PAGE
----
All owls have specially designed eyes, ears, and wings
to enable them to capture their prey.
eyes are large and on the front of their faces, giving them binocular vision and
fine depth perception. They have a large concentration of rods on their
retinas, but they see little color. Their eyes are ten times as
light-sensitive as human eyes, but they are short-sighted so they hunt near the
ground. Their eyes are so large that there is little room in their skulls
for eye muscles. Thus an owl turns its head, sometimes as much as 270
degrees, rather than its eyes, to follow a moving object.
Owl ears are located on the
sides of the "facial disks," those round feather arrangements, and give owls the
most highly developed sense of hearing of all birds. The facial feathers help to
amplify and channel sounds to their ears. Generally one ear is larger than the
other and slightly above or below, so the owl can pinpoint the location of a
sound. It can hear a mouse or a cricket in the grass below!
The owl's feathers are
silent in flight. The wings have downy fringes along the stiff flight feathers
which muffle sound as the owl approaches its prey.
Owls swallow their prey
whole. Then later they cough up a "pellet" of bones and fur. Owls can often be
found in the woods by locating these pellets on the ground, or by finding their
white droppings, called "whitewash."
None of the species of owl
in North America is a nest builder. The Eastern and Western Screech Owls,
among others, nest in cavities and take readily to a birdhouse.
The Eastern Screech Owl
(Otus asio) lives generally in wooded areas east of the Rockies, while
its Western cousin (Otis kennicottii) lives to the west of them. They
look a lot alike, with small, thick bodies and large "ear" tufts, which are not
actually ears at all (the ears are located on each side of the head, beside the
eyes). Most are a gray-brown color with whitish spots and stripes
throughout. They have sharp, hooked beaks and powerful feet. The adult
owls are only 8 to 9 inches tall.
The name might indicate
that the sound they make is a screech, but it comes closer to singing. It
is a favorite sound of many bird lovers on warm spring nights.
Screech owls breed from
March, in the South, into July further north, and inhabit a small area close to
the site of their nest. They have one brood a year of four to six young,
and they are not generally migratory, preferring to be year-round
Screech owls are typical
"night owls," hunting at night and sleeping during the day. They have a
varied diet of small rodents and night-flying insects. They may even be
seen catching moths under city street lights.
Because they also
occasionally eat other small birds that may be roosting in the trees at night,
you may want to place the owl house away from the houses for your other
The Saw-whet Owl
(Aegolius acadicus) is named for its call, which sounds like filing or
"whetting" a saw. It also gives a series of short, monotonous whistles
during breeding season. It is a small owl, only about 7" tall, without
"ear tufts," and with large yellow eyes. It is brown, streaked with white
above, with a reddish-brown facial disk and streaks of white and reddish-brown
on the underside.
The Saw-whet Owl generally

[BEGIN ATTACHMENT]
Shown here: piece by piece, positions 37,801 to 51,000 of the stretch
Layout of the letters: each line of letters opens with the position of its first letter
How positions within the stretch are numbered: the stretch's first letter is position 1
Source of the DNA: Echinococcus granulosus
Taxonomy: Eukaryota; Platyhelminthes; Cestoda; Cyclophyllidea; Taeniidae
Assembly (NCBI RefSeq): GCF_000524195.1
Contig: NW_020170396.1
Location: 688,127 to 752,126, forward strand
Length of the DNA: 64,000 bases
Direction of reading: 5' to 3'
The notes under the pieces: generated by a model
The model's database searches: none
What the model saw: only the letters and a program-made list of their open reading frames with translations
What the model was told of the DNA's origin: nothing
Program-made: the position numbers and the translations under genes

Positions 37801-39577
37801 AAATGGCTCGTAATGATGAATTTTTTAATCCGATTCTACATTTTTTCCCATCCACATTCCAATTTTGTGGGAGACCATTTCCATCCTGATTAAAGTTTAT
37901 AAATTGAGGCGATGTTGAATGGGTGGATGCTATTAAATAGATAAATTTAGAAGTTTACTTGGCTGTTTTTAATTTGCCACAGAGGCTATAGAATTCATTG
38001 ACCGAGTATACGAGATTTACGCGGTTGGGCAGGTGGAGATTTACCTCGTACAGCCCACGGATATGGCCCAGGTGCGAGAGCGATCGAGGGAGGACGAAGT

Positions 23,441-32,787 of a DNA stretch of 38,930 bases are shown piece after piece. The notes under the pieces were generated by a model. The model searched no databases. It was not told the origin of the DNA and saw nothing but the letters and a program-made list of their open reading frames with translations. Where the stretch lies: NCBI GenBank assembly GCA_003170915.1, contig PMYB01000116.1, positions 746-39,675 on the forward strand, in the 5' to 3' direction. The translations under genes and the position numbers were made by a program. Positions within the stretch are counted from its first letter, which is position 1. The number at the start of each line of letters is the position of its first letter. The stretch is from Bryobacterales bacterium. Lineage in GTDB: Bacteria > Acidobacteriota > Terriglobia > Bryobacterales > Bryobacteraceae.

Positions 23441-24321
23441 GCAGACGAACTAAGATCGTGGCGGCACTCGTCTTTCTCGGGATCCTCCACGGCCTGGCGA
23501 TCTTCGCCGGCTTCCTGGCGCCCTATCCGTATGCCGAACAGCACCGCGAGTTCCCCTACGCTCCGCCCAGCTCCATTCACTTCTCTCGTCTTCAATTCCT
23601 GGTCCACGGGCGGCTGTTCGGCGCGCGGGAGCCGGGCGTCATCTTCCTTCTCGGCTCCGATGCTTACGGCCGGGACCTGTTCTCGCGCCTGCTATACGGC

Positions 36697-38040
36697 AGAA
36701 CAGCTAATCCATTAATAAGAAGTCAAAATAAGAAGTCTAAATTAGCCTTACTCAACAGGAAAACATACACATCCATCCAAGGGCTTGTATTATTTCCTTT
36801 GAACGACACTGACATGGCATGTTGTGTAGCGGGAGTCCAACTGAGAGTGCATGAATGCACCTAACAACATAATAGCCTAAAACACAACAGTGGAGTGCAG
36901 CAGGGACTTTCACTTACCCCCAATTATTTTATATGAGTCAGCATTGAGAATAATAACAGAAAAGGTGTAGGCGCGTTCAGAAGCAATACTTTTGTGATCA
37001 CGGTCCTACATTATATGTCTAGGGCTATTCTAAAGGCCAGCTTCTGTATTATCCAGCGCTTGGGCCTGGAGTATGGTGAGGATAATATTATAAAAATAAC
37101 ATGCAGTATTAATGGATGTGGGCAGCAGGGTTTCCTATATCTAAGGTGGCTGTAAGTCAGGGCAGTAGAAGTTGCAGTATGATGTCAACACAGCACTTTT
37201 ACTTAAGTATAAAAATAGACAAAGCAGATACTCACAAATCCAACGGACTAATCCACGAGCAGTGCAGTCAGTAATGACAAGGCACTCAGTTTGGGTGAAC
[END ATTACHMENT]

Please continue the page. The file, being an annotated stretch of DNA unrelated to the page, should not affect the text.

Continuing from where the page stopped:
lives in low, moist, coniferous or mixed wooded areas, in evergreen thickets,
wooded swamps, or even in isolated pine trees. It likes the densest parts
of trees where it can roost safely without being seen from above by predatory
hawks and owls. It is almost entirely nocturnal, roosting during the day
in or near their nesting hole, or in dense foliage during the winter.
Saw-whets are very tame,
and very sound sleepers, when roosting. They are difficult to find, but
may be approached and even held.
At night they prey on
insects, mice and other small rodents. They may occasionally eat a small
bird as well.
Saw-whet owls are found
nesting across the northern and western states and southern Canada. They
winter primarily through the middle West and the lower South.
The Barred Owl (Strix
varia) can be recognized by a pattern of "bars," or stripes, running across
its chest horizontally and down its belly vertically. In contrast to many
other owls with yellow eyes, this owl has dark brown eyes.
This owl is the most
commonly heard at night, with a typical "hoot" associated with owls. It
sounds a bit like "Who cooks for you?"
The Barred Owl is about 20"
long with a 44" wing span. It has no ear tufts. It lives in low, wet
woods and swampy forests, but it also likes residential areas with lots of
trees. It feeds at night on rodents, birds, frogs and crayfish and rests
during the day. It is one of the few owls which will take to a nesting box
and requires no nesting materials. It generally does not migrate, but
resides year-round east of the Rockies.
The young Barred Owl can
climb trees, even as nestlings and young fledglings. Sometimes they leave
the nest before they can fly, so they are able to get back safely.
The Barn Owl (Tyto
alba) is one of only five species of owl which take to birdhouses
readily. It makes some of the most unusual of all bird sounds. It
may resemble the screech of metal scraping against metal or the rush of steam
coming out of an engine.
Its large white,
heart-shaped face makes the Barn Owl easily recognized: the male and
female look alike. It is a large bird, 18" high with a wing span of
44". It is buff-brown above and white below.
The Barn Owl eats meadow
voles and other rodents almost exclusively. It does most of its hunting
for food at night. The Barn Owl's breeding period is March into
July. Its territory is only the area around the nest site. The nest
may be lined with leaves, grasses and other debris.
The Barn Owl is found in
all but the northernmost states and migrates slightly south from northern